This article originally appeared on Career Contessa and is reprinted with permission. 

The Perfectionist’s Guide To Accepting Criticism

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Criticism is hard. People naturally lean towards wanting to be right all the time. Who wants to be told you are wrong, or that you need to fix X, Y, Z? Very few. However, there is great growth and development that can occur when we open ourselves to constructive criticism. What do you need to do to get better at accepting “no” or “do better”? Follow these five steps.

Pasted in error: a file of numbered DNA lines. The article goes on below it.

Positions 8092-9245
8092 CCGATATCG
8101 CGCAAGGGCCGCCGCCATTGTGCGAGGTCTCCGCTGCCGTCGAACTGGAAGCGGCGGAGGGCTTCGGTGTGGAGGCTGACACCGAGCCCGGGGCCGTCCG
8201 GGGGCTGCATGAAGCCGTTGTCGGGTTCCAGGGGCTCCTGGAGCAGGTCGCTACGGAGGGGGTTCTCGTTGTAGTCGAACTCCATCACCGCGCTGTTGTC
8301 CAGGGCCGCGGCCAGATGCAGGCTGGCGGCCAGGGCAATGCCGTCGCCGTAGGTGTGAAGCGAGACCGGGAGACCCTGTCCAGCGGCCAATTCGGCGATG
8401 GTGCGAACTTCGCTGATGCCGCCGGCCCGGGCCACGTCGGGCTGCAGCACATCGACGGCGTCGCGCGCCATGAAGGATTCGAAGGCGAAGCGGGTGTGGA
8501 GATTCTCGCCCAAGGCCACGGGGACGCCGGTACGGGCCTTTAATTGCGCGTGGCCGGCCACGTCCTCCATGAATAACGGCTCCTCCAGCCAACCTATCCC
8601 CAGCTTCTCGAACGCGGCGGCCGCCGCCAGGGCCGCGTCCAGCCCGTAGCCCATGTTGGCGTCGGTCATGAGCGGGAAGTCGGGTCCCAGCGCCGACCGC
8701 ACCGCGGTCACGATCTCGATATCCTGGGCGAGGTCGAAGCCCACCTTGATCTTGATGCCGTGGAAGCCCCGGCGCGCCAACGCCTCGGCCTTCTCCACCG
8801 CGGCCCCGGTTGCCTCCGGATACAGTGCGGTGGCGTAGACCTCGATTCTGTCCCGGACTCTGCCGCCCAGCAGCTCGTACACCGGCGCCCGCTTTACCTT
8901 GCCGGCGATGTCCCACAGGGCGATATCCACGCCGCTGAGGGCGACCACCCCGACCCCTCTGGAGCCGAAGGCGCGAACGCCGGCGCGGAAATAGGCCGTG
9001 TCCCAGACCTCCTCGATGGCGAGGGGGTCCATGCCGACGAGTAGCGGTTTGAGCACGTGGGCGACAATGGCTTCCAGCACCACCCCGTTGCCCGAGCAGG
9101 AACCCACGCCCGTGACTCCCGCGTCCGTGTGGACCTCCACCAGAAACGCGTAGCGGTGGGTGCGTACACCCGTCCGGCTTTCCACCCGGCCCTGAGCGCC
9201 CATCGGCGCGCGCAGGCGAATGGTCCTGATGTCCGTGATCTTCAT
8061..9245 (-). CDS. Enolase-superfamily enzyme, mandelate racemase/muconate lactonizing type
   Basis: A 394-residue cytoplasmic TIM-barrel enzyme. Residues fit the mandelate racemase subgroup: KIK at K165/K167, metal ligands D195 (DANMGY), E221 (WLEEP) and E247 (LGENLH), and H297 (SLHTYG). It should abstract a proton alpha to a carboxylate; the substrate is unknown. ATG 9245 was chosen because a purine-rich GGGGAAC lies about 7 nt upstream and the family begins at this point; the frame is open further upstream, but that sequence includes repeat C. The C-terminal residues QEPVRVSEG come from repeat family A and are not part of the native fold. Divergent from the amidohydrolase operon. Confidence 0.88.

1. Accept that perfection is fiction.

Did you know that you are not right 100 percent of the time? Even if you feel that you are, you are not. You will never know everything, nor will you always know what to do. Constructive criticism offers you the advice and insight that you need to improve in your career and in your life. It might not always be easy to hear, but it is needed to progress and develop as a person. Once you accept this fact, it makes receiving constructive criticism that much easier.

2. Classify the source of the criticism.

When criticized, you should always consider the source. Is the person criticizing you coming from a place of positivity, or are they trying to hurt or discourage you?  If you determine that the source is not malevolent, then you can give weight to what is being said to you.

3. Try to live past your feelings.